Israeli Officials Condemn Protest of Intelligence SoldiersCalev Ben-David
Israeli officials denounced 43 reservists for declaring they would no longer serve in the military’s main intelligence unit to protest the government’s policies toward the Palestinians.
The members of Intelligence Unit 8200 sent a letter to Prime Minister Benjamin Netanyahu saying they refused to “take part in actions against Palestinians” and “continue serving as tools in cementing the military’s control over the Occupied Territories.” The letter, sent last week, singled out the unit’s surveillance of Palestinians, and accused it of collecting information that “is used for political persecution” and “harms innocent people.”
“Refusal to serve of any kind should be condemned,” Netanyahu said in a speech to a Tel Aviv cyber conference. “The political use that was made recently, including the airing of false accusations, is unacceptable. The Israeli Defense Forces, including all of its units, is the most moral army in the world.”
Israeli Defense Minister Moshe Ya’alon, on his Facebook page late yesterday, called the protest a “vile and reprehensible attempt to aid the lies and delegitimization spread around the world against Israel and its soldiers, without any basis.” Intelligence and Strategic Affairs Minister Yuval Steinitz told Israel Radio today that the protest was “an act of subversion that deserves punishment.”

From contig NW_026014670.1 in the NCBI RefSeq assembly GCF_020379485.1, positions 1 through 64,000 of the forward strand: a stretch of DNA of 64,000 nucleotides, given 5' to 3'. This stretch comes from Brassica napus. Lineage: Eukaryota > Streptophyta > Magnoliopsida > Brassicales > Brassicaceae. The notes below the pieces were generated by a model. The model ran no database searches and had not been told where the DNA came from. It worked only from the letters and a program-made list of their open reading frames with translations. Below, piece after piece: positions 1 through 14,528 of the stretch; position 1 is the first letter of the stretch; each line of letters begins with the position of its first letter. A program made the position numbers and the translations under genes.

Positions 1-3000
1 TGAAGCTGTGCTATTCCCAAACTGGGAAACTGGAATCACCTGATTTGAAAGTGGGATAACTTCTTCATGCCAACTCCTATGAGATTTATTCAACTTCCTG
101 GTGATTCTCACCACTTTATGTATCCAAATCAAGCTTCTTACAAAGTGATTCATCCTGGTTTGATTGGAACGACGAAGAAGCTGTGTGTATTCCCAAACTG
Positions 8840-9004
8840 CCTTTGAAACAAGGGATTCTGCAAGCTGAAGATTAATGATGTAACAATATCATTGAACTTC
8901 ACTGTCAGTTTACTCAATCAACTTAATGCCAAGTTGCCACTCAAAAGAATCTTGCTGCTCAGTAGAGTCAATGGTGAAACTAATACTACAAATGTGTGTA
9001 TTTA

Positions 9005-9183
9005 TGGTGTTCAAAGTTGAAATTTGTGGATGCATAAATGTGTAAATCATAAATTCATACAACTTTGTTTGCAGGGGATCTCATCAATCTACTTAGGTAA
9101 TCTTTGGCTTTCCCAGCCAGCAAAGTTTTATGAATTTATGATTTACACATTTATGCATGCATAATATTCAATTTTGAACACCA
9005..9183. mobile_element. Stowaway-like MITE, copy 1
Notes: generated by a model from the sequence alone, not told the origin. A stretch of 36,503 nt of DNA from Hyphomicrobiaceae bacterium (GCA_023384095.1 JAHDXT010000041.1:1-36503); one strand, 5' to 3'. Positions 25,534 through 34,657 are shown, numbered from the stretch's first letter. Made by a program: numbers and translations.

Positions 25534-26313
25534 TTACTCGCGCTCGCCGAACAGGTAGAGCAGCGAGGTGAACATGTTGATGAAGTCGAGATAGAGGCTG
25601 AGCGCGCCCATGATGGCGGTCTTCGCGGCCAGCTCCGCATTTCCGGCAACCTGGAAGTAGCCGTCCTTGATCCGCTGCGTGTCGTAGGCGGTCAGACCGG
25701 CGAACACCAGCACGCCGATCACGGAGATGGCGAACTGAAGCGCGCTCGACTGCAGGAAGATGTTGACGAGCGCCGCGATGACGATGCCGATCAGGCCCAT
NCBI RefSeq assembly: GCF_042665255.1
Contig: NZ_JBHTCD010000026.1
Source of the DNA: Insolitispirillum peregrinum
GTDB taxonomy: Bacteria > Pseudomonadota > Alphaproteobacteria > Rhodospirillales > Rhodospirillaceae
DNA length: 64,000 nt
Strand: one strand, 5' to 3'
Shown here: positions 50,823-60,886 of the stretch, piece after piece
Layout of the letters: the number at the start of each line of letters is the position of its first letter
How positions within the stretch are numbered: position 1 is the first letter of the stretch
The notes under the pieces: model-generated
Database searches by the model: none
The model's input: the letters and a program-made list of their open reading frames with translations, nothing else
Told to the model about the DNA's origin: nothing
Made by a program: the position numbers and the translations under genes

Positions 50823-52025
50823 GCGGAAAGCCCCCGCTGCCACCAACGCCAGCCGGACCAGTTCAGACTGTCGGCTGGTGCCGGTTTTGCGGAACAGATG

Netanyahu wrote on his Facebook page that the country owes a debt of gratitude to Unit 8200 soldiers for “continuing work that is so important for the security of Israeli citizens.”
While thousands of Israeli reservists over the years have refused on principle to serve in the West Bank and Gaza Strip, risking military prison sentences, group protests in elite units are rare. The protest comes at a time when Israel has been criticized internationally over its recent military operation against Hamas and other militant groups in Gaza, which resulted in the deaths of hundreds of Palestinian civilians, as well as militants.
The protest has the potential to cause “serious damage” if it hurts the intelligence unit’s work, former military intelligence chief Shlomit Gazit said in a phone interview. Gazit, now a research fellow at the Institute for National Security Studies at Tel Aviv University, said it was too early to tell whether that would be the case.
He advised the military to avoid any severe reprisals against the reservists, arguing that the publicity would only aid their cause. He suggested the soldiers be reassigned to duties outside intelligence work.
“The sooner we stop dealing with this letter, the better,” Gazit said.